The Best Albums Of 2024 (So Far) (2024)

With six months down and thousands of albums released, here is our ranking of the best albums of 2024 so far.


Jordan Rose,

Dimas Sanfiorenzo,

Eric Skelton,

Stefan Breskin,

Jaelani Turner-Williams,

Peter A. Berry,

Jon Barlas

Jun 05, 2024

The Best Albums Of 2024 (So Far) (1)


Looking from afar, this year in music can be broken down into four words—Drake vs. Kendrick Lamar. But if you zoom in and focus on the granular, you get a more nuanced understanding: midway through, 2024 has not only been a great year for music but a great year for albums. (Those things don’t always overlap.)

The variety is stunning; there has been a healthy mix of releases from superstars, underground veterans, promising rookies, and consistent journeymen. Taken as a whole, it can seem chaotic trying to capsulize the year so far. There are all of these little pockets thriving in pop and hip-hop right now, pushing boundaries in their own unique way.

So, with six months down and thousands of albums released, here is our ranking of the best albums of 2024 so far.

The Best Albums Of 2024 (So Far) (2)


Looking from afar, this year in music can be broken down into four words—Drake vs. Kendrick Lamar. But if you zoom in and focus on the granular, you get a more nuanced understanding: midway through, 2024 has not only been a great year for music but a great year for albums. (Those things don’t always overlap.)

The variety is stunning; there has been a healthy mix of releases from superstars, underground veterans, promising rookies, and consistent journeymen. Taken as a whole, it can seem chaotic trying to capsulize the year so far. There are all of these little pockets thriving in pop and hip-hop right now, pushing boundaries in their own unique way.

So, with six months down and thousands of albums released, here is our ranking of the best albums of 2024 so far.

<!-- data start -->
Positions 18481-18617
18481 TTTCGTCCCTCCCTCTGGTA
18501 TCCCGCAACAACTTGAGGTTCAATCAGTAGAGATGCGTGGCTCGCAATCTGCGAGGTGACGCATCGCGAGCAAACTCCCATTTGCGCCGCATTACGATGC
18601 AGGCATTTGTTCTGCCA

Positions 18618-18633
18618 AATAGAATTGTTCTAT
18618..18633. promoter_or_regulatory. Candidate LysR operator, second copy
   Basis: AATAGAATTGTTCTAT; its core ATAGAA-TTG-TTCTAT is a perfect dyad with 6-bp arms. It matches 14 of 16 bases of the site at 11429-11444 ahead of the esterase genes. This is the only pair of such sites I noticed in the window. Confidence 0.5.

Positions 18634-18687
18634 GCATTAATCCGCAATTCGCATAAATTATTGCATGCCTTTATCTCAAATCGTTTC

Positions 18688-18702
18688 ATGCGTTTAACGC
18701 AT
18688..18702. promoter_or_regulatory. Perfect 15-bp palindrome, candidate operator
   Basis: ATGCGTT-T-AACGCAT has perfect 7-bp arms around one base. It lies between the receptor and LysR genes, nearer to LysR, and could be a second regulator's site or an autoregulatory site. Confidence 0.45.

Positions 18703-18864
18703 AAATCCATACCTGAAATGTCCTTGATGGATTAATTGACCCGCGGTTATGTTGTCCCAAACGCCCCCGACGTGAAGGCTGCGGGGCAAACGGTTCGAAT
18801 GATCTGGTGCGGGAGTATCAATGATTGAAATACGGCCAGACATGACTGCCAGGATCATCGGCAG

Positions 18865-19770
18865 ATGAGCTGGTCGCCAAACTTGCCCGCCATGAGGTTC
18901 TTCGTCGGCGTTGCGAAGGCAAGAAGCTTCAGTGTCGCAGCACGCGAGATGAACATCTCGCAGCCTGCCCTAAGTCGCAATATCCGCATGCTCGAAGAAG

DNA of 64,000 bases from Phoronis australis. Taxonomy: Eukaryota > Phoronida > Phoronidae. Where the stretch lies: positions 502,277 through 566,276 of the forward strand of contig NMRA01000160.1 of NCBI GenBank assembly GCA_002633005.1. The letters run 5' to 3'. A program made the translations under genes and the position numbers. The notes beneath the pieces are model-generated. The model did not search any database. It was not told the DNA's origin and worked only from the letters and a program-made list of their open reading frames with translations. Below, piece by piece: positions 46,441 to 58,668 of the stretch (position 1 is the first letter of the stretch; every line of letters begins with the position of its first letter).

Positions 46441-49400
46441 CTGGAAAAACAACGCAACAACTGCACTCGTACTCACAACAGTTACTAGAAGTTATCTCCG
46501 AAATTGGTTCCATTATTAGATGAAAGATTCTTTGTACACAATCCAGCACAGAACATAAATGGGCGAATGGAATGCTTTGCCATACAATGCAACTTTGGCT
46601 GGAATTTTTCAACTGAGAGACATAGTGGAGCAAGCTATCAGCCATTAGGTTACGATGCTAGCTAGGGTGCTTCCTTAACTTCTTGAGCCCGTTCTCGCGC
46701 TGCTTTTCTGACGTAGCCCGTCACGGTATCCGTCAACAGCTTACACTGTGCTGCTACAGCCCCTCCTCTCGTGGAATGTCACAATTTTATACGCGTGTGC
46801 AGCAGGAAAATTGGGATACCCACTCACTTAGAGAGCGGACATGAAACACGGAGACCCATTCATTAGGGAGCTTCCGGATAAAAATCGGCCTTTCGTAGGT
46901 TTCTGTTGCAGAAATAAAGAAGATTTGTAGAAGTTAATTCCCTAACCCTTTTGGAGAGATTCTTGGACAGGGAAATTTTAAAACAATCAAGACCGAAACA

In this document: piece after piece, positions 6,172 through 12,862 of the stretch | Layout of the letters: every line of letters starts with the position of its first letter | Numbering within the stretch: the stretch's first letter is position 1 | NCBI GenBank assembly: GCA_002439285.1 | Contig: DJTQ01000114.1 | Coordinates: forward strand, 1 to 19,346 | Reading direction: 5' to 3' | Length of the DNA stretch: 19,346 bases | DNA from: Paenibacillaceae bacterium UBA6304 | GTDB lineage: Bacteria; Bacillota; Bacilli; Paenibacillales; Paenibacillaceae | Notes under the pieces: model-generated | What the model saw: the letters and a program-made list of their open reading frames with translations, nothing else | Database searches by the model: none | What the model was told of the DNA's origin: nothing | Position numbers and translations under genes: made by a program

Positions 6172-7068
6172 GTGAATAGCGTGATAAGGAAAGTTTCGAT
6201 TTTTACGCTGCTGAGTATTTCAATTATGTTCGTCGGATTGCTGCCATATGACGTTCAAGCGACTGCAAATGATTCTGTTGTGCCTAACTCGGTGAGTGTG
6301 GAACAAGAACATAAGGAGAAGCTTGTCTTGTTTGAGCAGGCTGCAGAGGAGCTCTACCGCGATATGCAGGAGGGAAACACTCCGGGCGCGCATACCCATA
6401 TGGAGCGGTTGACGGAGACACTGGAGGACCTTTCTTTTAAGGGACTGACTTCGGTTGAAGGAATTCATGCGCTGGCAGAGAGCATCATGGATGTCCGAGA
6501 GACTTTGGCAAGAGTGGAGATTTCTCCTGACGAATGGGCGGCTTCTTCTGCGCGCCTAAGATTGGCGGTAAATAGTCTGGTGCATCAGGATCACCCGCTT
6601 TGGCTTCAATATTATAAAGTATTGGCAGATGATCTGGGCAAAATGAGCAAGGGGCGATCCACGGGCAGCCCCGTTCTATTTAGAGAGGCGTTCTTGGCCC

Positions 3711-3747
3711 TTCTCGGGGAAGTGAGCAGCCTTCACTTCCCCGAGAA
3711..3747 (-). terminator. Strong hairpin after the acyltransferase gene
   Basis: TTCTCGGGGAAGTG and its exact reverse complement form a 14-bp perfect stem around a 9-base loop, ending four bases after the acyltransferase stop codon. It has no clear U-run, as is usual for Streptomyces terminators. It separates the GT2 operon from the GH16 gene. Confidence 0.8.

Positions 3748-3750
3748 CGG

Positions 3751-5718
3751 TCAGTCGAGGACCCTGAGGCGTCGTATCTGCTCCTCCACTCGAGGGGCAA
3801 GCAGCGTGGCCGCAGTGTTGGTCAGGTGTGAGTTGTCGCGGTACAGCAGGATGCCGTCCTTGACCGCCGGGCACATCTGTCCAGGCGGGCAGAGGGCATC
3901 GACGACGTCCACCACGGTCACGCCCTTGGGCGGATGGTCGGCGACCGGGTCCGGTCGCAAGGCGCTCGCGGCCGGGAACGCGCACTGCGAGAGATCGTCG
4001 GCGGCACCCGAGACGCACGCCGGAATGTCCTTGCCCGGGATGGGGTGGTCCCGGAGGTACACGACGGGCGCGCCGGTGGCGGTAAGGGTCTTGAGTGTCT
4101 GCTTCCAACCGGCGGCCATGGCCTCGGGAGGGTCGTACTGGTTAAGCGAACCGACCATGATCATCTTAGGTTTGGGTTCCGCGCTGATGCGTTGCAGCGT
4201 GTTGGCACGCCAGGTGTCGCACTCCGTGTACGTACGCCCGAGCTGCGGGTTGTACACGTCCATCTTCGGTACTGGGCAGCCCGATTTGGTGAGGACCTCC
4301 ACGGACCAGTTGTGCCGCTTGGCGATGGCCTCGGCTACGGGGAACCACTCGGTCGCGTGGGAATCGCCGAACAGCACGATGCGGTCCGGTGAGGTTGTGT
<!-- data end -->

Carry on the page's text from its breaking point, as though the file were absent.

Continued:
25. 4Batz, u made me a st4r

The Best Albums Of 2024 (So Far) (3)


Label: 4batz/gamma

Release date: May 3

There were a lot of questions surrounding 4Batz’s musical origins and how the 20-year-old Dallas singer went from being an unknown to one of the most talked about new artists on the planet in less than a year. And his debut EP, u made me a st4r, answers a lot of those questions. The “who” that made 4Batz a star is, in part, his ex Jada. The singer spends the entire project talking indirectly to her through various love ballads that harken back to a time when R&B was mostly about yearning. 4Batz expands his reach outside the first three “acts'' that made him a rising star. This includes hitters like “act iv: fkcin u (18+)” and “act viii: i hate to be alone.” 4Batz still has room to grow, but as far as origin stories go, u made me a st4r is compelling enough to make you want to keep reading. —Jordan Rose

24. Gunna, One of Wun

The Best Albums Of 2024 (So Far) (4)

YSL/300 Entertainment

Label: YSL/300 Entertainment

Release date: May 9

Gunna likes to rap like he’s floating down a river, letting himself flow into every little pocket of the beat without putting up much resistance. It’s a hypnotizing style that lends itself well to vibe-setting albums that glide from one song to the next, and on One of Wun he allows his vocal inflections to freely bounce off every snare and hi-hat in a way that’s as watery his most iconic cover shoot. So, as surprising as it might be to see a name like Leon Bridges on this tracklist, don’t underestimate Gunna’s ability to go toe to toe with the smoothest vocalists on the planet. One of Wun is highlighted by standouts like the title track and “Hakuna Matata,” but don’t be afraid to start this one on track one and let it freely wash over you until the end. —Eric Skelton

23. Kali Uchis, Orquideas

The Best Albums Of 2024 (So Far) (5)

Geffen Records

Label: Geffen Records

Release date: Jan. 12

In a career that stretches over a decade, Kali Uchis has earned a reputation for music that's as versatile as it is stylish. She reinforced that reputation with Orquídeas, an LP that blends synth pop, reggaeton, and cosmic R&B with seamless ease. For “Muñekita,” she teams up with El Alfa and JT for a dembow-infused single that conjures sexual impulse in the heat of the dancefloor. Meanwhile, on “Te Mata,” she stews in a disembodied soundbed for a break-up anthem that's as spiteful as it is luxuriant. It’s all connected by a deft sequencing and vocals that can emit hurt or icy cool. It’s a virtuosic effort that captures all the atmospheric cool of last year’s Red Venus in Moon. The LP, her second Spanish-speaking effort, peaked at No. 2 on the Billboard 200 chart, proving once again that slaps will always translate. —Peter A. Berry

22. Yung Lean & Bladee, Psykos

World Affairs

Label: World Affairs

Release date: March 13